Pot enforcement was a big ongoing story back when I landed my first newspaper job 45 years ago. Oh my, how we did love those police-combat-scourge-of-marijuana stories.
The Mississippi town where I worked suffered plenty of sure-enough serious crime, but robberies and burglaries, even the occasional Saturday night juke-joint killing, would hardly turn an editor’s head. If the local police managed a pot bust, that was front page stuff.
The stories ran alongside photographs of the police chief, the arresting officer, the mayor himself, all them stern faced, standing behind a table displaying baggies of marijuana, rolling papers, a roach clip, a bong the size of an alto saxophone.
For a small-town cop, the message was clear. Chase after actual, possibly dangerous criminals, nobody much cares. Nab a couple of potheads and shower yourself in front page glory.
Never miss a local story.
It has been tough lesson to unlearn.
All these years later, we’re still wasting time and police resources and great gobs of taxpayer money in the mindless pursuit of marijuana miscreants. As if the criminal justice system was trapped in a 1969 time warp.
The ACLU crunched police records for 2010 and found 757,969 Americans were incarcerated for marijuana law convictions. Florida alone had 57,951 clogging up state and county lock-ups.
The difference now is that the public no longer believes in marijuana prohibition. A Quinnipiac University poll released in April indicated that 55 percent of Floridians think adults should be allowed to possess small amounts of marijuana for recreational use, while 84 percent would legalize medical marijuana.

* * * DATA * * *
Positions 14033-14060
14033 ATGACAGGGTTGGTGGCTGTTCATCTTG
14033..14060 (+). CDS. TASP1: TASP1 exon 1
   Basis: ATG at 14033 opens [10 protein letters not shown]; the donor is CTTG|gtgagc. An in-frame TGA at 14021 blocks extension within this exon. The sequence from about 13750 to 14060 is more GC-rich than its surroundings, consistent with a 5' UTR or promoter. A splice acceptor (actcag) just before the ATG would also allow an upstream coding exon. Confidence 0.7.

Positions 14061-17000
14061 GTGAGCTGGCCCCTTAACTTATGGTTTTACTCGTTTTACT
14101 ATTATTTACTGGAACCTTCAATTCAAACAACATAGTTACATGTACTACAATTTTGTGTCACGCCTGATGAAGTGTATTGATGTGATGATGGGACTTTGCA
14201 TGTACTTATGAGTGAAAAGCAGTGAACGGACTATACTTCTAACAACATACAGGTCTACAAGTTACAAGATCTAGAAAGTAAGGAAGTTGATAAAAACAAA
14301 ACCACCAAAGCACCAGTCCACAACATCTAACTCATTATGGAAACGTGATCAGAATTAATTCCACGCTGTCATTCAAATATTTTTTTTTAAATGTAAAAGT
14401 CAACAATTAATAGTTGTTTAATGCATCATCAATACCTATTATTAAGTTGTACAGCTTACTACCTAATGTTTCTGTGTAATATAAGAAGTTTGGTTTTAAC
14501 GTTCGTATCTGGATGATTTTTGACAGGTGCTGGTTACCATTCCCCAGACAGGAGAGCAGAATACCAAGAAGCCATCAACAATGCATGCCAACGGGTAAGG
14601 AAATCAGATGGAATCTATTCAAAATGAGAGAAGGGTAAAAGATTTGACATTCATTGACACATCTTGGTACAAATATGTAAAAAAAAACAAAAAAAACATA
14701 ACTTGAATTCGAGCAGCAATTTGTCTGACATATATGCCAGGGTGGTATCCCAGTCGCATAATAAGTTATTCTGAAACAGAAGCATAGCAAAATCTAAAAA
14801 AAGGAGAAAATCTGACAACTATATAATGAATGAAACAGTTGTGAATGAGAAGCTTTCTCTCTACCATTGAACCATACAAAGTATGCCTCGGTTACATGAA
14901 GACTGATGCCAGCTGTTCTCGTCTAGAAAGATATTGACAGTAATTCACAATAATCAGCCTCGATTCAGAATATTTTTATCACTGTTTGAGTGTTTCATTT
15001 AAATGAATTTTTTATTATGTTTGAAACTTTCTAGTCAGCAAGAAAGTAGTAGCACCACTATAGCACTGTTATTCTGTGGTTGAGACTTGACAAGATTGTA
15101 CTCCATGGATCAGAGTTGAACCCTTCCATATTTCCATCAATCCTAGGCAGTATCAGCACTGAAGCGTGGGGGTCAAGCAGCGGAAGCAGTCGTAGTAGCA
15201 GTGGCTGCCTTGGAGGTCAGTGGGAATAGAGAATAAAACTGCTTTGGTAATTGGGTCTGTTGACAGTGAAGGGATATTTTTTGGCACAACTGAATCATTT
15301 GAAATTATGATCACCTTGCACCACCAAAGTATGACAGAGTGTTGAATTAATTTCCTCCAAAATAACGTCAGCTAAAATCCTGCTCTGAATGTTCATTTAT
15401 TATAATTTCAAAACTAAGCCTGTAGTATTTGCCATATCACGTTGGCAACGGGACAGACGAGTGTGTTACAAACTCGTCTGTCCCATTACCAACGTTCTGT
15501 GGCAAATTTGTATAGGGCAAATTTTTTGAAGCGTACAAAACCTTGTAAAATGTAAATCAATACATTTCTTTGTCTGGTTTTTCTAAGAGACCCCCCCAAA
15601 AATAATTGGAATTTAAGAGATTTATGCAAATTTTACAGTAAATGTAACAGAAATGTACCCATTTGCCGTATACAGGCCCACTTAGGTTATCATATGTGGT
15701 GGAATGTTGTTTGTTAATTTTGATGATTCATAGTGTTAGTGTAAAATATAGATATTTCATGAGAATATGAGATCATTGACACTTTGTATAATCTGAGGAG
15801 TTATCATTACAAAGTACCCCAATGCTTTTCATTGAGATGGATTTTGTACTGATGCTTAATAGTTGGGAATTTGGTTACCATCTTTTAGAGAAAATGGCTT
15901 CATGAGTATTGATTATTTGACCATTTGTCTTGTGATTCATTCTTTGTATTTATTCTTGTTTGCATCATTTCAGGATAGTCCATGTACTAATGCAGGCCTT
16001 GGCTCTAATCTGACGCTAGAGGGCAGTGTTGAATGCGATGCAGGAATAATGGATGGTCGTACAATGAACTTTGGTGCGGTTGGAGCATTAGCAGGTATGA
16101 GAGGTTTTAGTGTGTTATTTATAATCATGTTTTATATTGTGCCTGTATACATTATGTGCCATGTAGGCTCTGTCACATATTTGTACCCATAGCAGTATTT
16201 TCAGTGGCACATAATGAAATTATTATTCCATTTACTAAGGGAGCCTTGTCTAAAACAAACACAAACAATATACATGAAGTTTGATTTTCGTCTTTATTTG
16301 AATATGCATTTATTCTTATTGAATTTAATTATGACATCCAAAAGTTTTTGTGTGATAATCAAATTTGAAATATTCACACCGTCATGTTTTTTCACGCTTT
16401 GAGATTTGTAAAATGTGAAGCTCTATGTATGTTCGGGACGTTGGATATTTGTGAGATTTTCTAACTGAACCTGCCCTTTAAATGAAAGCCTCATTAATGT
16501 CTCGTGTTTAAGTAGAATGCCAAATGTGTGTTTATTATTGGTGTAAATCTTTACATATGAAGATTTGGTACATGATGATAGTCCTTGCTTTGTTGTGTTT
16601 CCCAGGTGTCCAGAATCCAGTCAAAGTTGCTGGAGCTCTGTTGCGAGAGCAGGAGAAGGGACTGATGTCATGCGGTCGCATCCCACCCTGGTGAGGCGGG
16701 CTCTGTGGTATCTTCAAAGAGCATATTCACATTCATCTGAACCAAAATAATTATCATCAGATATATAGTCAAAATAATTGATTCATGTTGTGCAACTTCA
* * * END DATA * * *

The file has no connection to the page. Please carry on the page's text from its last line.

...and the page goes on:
Four states and the District of Columbia have legalized recreational marijuana. Legalization referendums will be on the ballot in at least five other states, including California, in 2016. Fifteen states have decriminalized small amounts of pot. Twenty-three states allow the use of medical marijuana. Last year, 59 percent of Florida voters favored a medical marijuana referendum (one percentage point shy of the threshold required to pass a constitutional amendment).
Another measure of the public’s flagging enthusiasm for pot prohibition has been the lack of a ruckus around Miami-Dade County Commissioner Sally Heyman’s proposed ordinance that would give police the option of issuing a $100 civil citation to someone nabbed with less than 20 grams of marijuana instead of hauling them off to jail on a misdemeanor charge.
The measure, which comes up for a commission vote June 30, also has the support of the Miami-Dade Police Department. The cops know there’s no more glory in the war on pot.
Worse, enforcement in those states that haven’t decriminalized pot reeks of racial disparity. Although blacks and whites use marijuana at about the same rate, the ACLU report found that blacks in Florida were 4.2 times more likely to be arrested on marijuana charges than whites.
Heyman’s ordinance may be only a tepid step toward getting rid of our archaic marijuana laws. But at least it will remind police — after all these years — that they have better things to do.